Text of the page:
The Holocaust is Germany’s historical responsibility. It is the darkest chapter in the history of humanity, and it must never be repeated at any other time or in any other place. Even though my generation is not personally culpable for Nazi crimes, we acknowledge our responsibility – because we know one thing: we would make ourselves guilty of yet another wrong if we kept silent about or relativised, let alone denied, what the generation of our grandparents and great‑grandparents did to other human beings and nations.
Remembering the Holocaust, the expulsion and murder of Jewish citizens, is a perpetual task and an obligation for us Germans. For all the efforts already undertaken, we need to stay self‑critical and keep asking ourselves whether we are really doing enough in the fight against antisemitism, right‑wing extremism and xenophobia.
The NSU scandal and the rise of antisemitic crime are signs that we cannot let up in our endeavours.
At the same time, however, we ought to acknowledge the fact that Jewish life in Germany has developed positively in many areas over the last 20 years. Many Jewish people who live here and have made a conscious decision to stay confirm that trend.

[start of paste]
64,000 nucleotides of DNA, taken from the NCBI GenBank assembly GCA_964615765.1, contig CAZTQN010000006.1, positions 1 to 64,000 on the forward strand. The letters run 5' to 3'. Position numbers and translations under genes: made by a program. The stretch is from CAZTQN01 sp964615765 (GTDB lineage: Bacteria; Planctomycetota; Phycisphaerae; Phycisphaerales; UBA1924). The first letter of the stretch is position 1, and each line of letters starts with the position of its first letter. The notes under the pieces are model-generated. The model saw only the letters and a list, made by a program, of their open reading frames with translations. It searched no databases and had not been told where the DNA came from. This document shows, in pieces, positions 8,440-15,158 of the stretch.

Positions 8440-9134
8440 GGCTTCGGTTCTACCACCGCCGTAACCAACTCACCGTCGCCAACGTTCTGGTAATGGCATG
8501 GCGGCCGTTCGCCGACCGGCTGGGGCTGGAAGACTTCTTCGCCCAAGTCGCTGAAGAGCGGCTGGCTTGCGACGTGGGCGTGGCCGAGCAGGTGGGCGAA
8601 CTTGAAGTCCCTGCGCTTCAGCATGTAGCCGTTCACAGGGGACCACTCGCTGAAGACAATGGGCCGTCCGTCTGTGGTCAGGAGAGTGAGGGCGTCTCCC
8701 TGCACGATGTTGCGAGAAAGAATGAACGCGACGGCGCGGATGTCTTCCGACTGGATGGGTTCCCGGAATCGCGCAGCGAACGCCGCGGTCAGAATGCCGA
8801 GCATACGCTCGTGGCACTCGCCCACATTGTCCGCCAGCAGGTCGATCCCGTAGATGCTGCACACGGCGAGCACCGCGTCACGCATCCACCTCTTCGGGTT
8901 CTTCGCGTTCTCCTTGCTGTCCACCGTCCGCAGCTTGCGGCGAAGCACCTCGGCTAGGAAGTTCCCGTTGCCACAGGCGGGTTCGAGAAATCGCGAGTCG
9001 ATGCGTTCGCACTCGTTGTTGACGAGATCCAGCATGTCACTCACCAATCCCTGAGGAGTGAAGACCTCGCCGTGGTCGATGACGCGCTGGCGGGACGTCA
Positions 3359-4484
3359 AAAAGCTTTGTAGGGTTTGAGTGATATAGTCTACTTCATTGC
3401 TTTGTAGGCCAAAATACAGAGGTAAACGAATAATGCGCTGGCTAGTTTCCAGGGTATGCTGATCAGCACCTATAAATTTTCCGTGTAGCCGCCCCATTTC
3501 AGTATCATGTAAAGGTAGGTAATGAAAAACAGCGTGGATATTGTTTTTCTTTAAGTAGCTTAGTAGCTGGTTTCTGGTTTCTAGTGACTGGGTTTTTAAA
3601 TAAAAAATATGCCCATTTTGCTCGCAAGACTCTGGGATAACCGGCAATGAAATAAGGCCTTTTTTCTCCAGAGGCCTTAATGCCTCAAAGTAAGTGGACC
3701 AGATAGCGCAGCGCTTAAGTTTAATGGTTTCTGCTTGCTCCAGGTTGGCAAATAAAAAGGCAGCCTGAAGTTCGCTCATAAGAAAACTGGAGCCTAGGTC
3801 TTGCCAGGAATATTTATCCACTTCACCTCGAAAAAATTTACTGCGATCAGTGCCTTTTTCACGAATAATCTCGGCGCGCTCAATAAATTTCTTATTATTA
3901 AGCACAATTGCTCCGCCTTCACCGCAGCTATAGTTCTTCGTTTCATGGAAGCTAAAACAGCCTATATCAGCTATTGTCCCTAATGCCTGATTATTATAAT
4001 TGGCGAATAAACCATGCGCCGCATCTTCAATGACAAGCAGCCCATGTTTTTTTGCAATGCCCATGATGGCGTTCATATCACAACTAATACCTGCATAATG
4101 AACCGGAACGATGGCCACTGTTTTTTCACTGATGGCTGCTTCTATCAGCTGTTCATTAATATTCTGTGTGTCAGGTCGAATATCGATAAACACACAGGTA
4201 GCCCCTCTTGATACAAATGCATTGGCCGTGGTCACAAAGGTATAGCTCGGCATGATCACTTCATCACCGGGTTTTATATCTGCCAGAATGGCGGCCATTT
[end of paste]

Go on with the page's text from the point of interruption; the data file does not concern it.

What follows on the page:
We are thankful that the Jewish community in our country, numbering around 110,000 people, is one of the largest in the European Union these days. The vibrant Jewish cultural and community life that has returned to many German towns and cities is thanks in part to immigration from the countries of the former Soviet Union.
More than 200,000 Jewish migrants came to Germany between 1991 and the end of 2010. Around half of them found their place in Germany’s Jewish communities.
We are seeing a renaissance of Jewish life, with rising numbers of synagogues, Jewish schools and other educational institutions. Jewish cultural events are very popular too. In Germany – we could take this as a sort of best practice – close dialogue is in place between the state and the Jewish communities, as represented primarily by the Central Council of Jews in Germany. The Central Council enjoys the status of a non‑state corporation under public law, with guaranteed corporation rights.
In addition, the German state supports a range of research centres, such as the Central Archives for Research on the History of the Jews in Germany and the Hochschule für Jüdische Studien, Heidelberg, founded in 1979. At the University of Potsdam, it supports the Abraham Geiger College, which was founded in 1999, Germany’s first rabbinical seminary since the Shoah. The Leo Baeck Institute, with its centres in Jerusalem, London and New York, as well as an archive office in the Jewish Museum Berlin, receives funding from the Federal Foreign Office.
The list could go on. My essential point is this: we are grateful that Jewish life has returned to Germany after the Holocaust, that Jewish people wish to live here again – alongside us and amongst us. This hasn’t happened as a matter of course. It is above all a sign of confidence in our democracy and the rule of law in this country.